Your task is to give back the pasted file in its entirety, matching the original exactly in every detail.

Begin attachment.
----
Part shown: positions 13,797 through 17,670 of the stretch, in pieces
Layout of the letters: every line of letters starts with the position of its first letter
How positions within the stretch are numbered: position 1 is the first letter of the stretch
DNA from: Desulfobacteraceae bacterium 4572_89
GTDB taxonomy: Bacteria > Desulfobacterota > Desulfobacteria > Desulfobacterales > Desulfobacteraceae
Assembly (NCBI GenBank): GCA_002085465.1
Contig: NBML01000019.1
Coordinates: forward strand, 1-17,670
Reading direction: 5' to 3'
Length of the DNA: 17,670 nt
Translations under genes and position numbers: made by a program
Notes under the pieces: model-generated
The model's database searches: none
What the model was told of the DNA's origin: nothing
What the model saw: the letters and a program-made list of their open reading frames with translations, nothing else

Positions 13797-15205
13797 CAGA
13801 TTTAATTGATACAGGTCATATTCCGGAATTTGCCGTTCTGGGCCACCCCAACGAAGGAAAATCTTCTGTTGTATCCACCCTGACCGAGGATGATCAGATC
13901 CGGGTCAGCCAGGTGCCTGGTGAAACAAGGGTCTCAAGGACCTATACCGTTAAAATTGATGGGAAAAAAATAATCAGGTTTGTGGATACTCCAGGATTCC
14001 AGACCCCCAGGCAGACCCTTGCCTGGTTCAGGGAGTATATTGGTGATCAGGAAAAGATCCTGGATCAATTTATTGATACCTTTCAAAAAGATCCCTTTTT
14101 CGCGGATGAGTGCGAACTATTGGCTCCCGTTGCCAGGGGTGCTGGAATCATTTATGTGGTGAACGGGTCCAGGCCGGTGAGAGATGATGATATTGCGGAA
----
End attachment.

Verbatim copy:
Part shown: positions 13,797 through 17,670 of the stretch, in pieces
Layout of the letters: every line of letters starts with the position of its first letter
How positions within the stretch are numbered: position 1 is the first letter of the stretch
DNA from: Desulfobacteraceae bacterium 4572_89
GTDB taxonomy: Bacteria > Desulfobacterota > Desulfobacteria > Desulfobacterales > Desulfobacteraceae
Assembly (NCBI GenBank): GCA_002085465.1
Contig: NBML01000019.1
Coordinates: forward strand, 1-17,670
Reading direction: 5' to 3'
Length of the DNA: 17,670 nt
Translations under genes and position numbers: made by a program
Notes under the pieces: model-generated
The model's database searches: none
What the model was told of the DNA's origin: nothing
What the model saw: the letters and a program-made list of their open reading frames with translations, nothing else

Positions 13797-15205
13797 CAGA
13801 TTTAATTGATACAGGTCATATTCCGGAATTTGCCGTTCTGGGCCACCCCAACGAAGGAAAATCTTCTGTTGTATCCACCCTGACCGAGGATGATCAGATC
13901 CGGGTCAGCCAGGTGCCTGGTGAAACAAGGGTCTCAAGGACCTATACCGTTAAAATTGATGGGAAAAAAATAATCAGGTTTGTGGATACTCCAGGATTCC
14001 AGACCCCCAGGCAGACCCTTGCCTGGTTCAGGGAGTATATTGGTGATCAGGAAAAGATCCTGGATCAATTTATTGATACCTTTCAAAAAGATCCCTTTTT
14101 CGCGGATGAGTGCGAACTATTGGCTCCCGTTGCCAGGGGTGCTGGAATCATTTATGTGGTGAACGGGTCCAGGCCGGTGAGAGATGATGATATTGCGGAA